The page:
Sponsored by: Black Eagle Arrows

By: Danny Rainbolt

By: Danny Rainbolt

I have been hunting Missouri whitetail deer for some time now but I have never had a hunt like this one.

First I have to say I wasn’t used to the area I was hunting this particular morning but I wanted to try some new territory out, so I got up that morning like I would normally and did my very best to make sure me, my clothing and gear were all scent free.  I used everything from body wash to a clothing spray then sprayed down again after I got out of my truck. Being a work truck it can smell very lovely at times and those smells naturally clung to my clothing. Where I was hunting is a beautiful place within the Southern Missouri Ozark hills and weather was just right.  Needless to say I was amped for this hunt. I arrived at my planned parking spot and got my gear, climbing tree stand, Mathew’s Chill-R  loaded with Black Eagle Deep Impacts, a deadly combination to say the least, and headed out.

I double checked my map for the route I wanted to take to the area I thought might prove fruitful. As I started slowly walking through the woods trying my best to spot any sign I came across another hunter’s stand, a friendly reminder that we are seldom the only ones in the woods.  I gave the new found stand a wide berth as to do my best to leave the area undisturbed.

I reached the area I had planned to hunt and found a good tree to put my stand in. The area I picked was on a small backbone ridge that gave me a good position to overlook a low valley and some good tree tops for cover. There were plenty of oak trees and a persimmon tree here and there. As I sat there watching and listening for anything that might be waking up,  I got a very good opportunity to watch some raccoons mill around for food and play for a few minutes before they decide to leave off to the south. As they did my mind went back to why I was there. And, while I heard a few sounds that could have been made by deer, I never saw one.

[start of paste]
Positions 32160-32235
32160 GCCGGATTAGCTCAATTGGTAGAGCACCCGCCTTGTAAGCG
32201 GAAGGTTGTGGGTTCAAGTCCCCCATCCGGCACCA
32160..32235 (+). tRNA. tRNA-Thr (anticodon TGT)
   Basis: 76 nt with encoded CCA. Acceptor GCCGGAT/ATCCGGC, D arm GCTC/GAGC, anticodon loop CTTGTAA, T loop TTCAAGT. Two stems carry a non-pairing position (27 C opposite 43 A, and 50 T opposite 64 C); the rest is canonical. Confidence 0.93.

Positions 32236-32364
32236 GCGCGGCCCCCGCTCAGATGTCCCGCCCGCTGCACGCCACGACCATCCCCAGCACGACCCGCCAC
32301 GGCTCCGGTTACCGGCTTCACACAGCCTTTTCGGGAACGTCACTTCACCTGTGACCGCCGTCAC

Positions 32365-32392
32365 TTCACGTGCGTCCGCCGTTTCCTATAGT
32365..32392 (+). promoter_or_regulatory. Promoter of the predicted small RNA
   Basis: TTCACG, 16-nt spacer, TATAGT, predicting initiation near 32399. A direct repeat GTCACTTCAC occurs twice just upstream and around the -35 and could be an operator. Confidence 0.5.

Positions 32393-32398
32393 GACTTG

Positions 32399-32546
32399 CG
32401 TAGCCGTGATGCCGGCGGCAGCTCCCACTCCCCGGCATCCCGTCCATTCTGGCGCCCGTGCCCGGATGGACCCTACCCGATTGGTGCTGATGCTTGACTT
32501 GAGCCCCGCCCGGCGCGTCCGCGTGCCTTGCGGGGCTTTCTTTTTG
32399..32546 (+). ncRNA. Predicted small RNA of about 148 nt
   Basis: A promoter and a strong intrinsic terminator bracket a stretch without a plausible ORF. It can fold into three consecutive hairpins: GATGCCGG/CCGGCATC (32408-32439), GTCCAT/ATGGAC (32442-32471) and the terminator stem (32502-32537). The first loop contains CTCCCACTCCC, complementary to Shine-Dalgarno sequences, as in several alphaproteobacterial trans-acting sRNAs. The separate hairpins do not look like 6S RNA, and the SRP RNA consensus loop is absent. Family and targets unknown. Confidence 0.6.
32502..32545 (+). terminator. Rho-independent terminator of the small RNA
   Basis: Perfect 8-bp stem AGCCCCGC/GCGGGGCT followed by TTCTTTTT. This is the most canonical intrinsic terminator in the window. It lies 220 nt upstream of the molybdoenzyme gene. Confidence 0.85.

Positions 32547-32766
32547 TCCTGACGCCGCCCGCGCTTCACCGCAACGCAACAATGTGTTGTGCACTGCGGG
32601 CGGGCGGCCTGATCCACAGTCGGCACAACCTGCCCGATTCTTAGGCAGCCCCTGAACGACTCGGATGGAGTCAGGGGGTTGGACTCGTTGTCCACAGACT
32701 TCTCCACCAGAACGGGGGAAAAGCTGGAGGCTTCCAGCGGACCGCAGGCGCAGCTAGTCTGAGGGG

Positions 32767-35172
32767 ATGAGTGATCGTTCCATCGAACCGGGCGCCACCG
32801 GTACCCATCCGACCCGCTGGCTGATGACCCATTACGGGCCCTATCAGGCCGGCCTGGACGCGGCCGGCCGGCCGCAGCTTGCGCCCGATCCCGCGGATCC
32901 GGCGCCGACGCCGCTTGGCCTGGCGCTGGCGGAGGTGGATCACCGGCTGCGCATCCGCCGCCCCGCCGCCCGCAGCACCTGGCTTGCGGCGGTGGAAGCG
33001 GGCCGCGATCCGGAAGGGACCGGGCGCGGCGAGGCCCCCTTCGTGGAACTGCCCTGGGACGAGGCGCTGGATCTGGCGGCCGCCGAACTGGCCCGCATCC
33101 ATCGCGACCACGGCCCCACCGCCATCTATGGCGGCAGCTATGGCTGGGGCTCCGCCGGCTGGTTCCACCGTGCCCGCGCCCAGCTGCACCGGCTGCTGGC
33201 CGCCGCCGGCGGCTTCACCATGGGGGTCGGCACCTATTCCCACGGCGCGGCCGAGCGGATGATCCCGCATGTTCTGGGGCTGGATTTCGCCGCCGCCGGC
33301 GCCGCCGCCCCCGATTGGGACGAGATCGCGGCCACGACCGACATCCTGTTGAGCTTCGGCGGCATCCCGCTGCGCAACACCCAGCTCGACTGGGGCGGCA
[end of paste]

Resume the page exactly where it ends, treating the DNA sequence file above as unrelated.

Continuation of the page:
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Nothing was moving and it didn’t look promising so I decided to climb down and move to “Plan B”. This was my first time hunting in this area so I used maps and GPS images to help me pick a few spots that showed promise judging from that lay of the land and tree types.

While packing my stand and gathering my gear I heard something behind me but passed it off as a squirrel as there were plenty of them in the area. Packed up and ready to move, I decided to head south west into a small opening in a thick pine tree grove. As I walked as quietly and carefully as I could I continued to hear sounds of animals moving about but nothing raised alarms as to the presence of deer.

Moving on, I spotted a hornets’ nest high in the tree tops and remembered my father telling me about how they could be used to help people who had breathing problems.  I looked down just in time to see a young doe. In Missouri you are allowed to take female deer with a bow. As I hadn’t been successful in taking a deer yet this year I decided to try and get some fresh meat in the freezer. As I drew my bow she turned and ran up the ridge about 50yards away and stopped. Taking a shot through the trees was a risky shot so I decided not to try. I let my bow down, still nocked with my Deep Impact arrows. I was sure this deer would never come back as not only did I startle her, I was standing next to a tree that lacked cover.


I was wrong. To my surprise she turned around, looked right at me and then took off in a dead run. Straight at me!  At this point I wasn’t quite sure what to do.  I had never seen a deer do this so I was thinking if I should I get behind a tree or stand my ground and hope she was just being gutsy trying to scare me off.  Regardless, I was thinking she just might give me a shot so I drew my bow and stepped behind my very little tree. She stopped at about 5 yards from me. That was all I needed.  I let my arrow loose just as she started to run toward me. The impact of the arrow was clean and she bolted right past me and just as quickly, she fell to the ground.  In less than 5 seconds I had released my arrow and the doe was down. With raised pulse and pumped up adrenaline I knelt next to my prize and thanked it for its sacrifice. I knew she was going to supply some great eating and she certainly gave me a hunt I’ll never forget. My regret?  I am new to this writing thing and didn’t take a photo of the doe. Now that I have the privilege to write on bowhunting.net for Black Eagle Arrows you can bet I’ll have better photos the next time.

Sponsored by: Black Eagle Arrows